Florida Senate Tax Bill Includes HISA Credits, House Version Does Not

The Florida Senate’s Finance and Tax Committee unanimously advanced a tax cut proposal to the full Senate Apr. 18 that includes credits to Gulfstream Park and Tampa Bay Downs for prior-year assessments those tracks must pay to the Horseracing Integrity and Safety Act (HISA) Authority.
But the News Service of Florida (NSF) reported Apr. 19 that the HISA tax breaks do not appear in an otherwise similar House version of the bill.

The Senate’s tax committee Chairman, Blaise Ingoglia, told NSF that the Thoroughbred industry in Florida is operating at a “strategic disadvantage.”

“We want to make sure that the equestrian community thrives and continues to be an economic boom for the state,” Ingoglia said.

But another lawmaker, Senator Lori Berman, told NSF that “We’re supporting one industry over other industries. I think we need to look at how much money we’re going to be putting into that.”
Berman added that “I’m sure this package will be negotiated and changed.”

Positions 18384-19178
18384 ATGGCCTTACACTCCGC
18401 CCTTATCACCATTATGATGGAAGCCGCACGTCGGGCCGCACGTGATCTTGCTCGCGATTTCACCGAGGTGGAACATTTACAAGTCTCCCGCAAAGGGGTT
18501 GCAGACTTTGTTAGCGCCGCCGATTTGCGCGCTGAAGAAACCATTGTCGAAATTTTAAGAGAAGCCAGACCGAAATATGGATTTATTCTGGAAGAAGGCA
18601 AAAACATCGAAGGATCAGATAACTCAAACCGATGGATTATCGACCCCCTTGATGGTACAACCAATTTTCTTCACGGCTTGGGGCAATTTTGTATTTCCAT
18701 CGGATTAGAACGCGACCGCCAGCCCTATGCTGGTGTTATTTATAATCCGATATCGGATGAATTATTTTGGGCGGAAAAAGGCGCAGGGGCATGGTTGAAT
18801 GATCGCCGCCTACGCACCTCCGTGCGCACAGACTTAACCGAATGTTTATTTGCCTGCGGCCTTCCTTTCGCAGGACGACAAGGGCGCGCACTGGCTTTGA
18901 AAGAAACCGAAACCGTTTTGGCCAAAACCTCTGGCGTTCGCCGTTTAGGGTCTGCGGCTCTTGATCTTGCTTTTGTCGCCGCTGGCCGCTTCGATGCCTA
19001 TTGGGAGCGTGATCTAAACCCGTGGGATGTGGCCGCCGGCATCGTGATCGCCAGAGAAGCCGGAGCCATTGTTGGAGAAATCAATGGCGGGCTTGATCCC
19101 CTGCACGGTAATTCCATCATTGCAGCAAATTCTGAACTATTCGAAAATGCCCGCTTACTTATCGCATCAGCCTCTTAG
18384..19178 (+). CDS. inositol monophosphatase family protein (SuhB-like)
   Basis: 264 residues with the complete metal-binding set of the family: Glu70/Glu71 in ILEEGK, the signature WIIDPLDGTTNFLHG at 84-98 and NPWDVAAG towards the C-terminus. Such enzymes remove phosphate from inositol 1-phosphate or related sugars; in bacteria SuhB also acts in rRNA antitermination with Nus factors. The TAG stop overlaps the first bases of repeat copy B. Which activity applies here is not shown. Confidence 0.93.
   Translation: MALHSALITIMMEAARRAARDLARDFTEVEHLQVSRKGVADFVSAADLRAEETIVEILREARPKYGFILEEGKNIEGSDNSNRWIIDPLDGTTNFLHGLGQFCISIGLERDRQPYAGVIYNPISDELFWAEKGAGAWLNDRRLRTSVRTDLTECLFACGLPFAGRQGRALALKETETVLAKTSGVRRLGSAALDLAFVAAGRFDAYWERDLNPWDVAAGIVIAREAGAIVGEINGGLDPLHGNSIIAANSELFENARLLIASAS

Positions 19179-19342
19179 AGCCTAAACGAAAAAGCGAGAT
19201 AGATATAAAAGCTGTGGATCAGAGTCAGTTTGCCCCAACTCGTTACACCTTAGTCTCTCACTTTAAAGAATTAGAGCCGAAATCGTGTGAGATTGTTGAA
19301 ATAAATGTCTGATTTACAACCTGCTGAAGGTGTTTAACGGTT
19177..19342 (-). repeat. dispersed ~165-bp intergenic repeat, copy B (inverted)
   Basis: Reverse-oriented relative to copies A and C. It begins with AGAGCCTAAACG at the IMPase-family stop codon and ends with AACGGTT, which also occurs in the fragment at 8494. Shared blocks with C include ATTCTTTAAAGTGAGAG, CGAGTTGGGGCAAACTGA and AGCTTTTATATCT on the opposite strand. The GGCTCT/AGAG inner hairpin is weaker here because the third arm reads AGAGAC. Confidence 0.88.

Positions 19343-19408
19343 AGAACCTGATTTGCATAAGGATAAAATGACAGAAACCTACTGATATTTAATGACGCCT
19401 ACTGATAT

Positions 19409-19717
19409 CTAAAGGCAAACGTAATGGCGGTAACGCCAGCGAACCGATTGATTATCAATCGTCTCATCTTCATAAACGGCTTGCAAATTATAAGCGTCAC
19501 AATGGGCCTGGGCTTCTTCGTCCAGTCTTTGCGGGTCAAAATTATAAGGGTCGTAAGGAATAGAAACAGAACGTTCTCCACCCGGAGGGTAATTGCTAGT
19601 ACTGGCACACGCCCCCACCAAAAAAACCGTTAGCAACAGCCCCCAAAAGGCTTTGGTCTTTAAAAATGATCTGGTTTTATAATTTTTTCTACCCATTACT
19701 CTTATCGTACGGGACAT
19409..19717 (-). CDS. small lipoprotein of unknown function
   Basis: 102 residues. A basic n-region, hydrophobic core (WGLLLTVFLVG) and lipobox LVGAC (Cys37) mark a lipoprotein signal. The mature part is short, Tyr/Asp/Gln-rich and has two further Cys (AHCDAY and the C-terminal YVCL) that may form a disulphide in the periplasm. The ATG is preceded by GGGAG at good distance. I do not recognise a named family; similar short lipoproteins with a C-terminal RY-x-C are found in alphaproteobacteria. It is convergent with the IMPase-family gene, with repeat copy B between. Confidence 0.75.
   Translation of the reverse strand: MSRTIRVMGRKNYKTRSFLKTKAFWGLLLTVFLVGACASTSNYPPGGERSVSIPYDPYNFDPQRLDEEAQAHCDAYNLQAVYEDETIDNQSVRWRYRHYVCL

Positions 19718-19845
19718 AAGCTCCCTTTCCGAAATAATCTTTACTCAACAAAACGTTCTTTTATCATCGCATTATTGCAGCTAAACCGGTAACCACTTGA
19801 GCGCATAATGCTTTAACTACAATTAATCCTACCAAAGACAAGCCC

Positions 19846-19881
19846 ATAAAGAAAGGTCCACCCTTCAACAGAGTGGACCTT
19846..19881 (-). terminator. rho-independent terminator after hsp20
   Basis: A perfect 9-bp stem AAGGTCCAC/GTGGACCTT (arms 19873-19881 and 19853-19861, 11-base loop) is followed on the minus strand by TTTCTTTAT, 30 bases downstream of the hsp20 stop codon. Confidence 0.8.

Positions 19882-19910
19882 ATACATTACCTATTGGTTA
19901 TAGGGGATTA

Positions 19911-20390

In almost every state, it is normal for competing versions of tax legislation to include differences that need to get worked out.

The HISA language in SB 7062 reads as follows:

“Beginning July 1, 2023, each permitholder authorized to conduct pari-mutuel wagering meets of Thoroughbred racing under this chapter is eligible for a credit equal to the amount paid by the permitholder in the prior state fiscal year to the federal HISA Authority, inclusive of any applicable true-up calculations or credits made, granted, or applied to the assessment imposed on the permitholder or the state by such authority for covered horse racing in the state…

“Beginning July 1, 2023, and each July 1 thereafter, each permitholder granted a credit pursuant to this section may apply the credit to the taxes and fees due…less any credit received by the permitholder…and less the amount of state taxes that would otherwise be due to the state…. The unused portion of the credit may be carried forward and applied each month as taxes and fees become due. Any unused credit remaining at the end of a fiscal year expires and may not be used.”
Six months ago, HISA released a proposed budget for 2023 that called for Gulfstream to pay a $5,207,048 assessment and for Tampa to pay $1,238,278.

However, those budget figures at the time assumed that HISA’s Horseracing Integrity & Welfare Unit would be fully operational, but the implementation of the program has been delayed by court actions.

Also in the Senate proposal are $27.5 million in total Thoroughbred industry-related distributions aimed at bolstering purses, Florida-bred incentives, track maintenance, operations and promotions.

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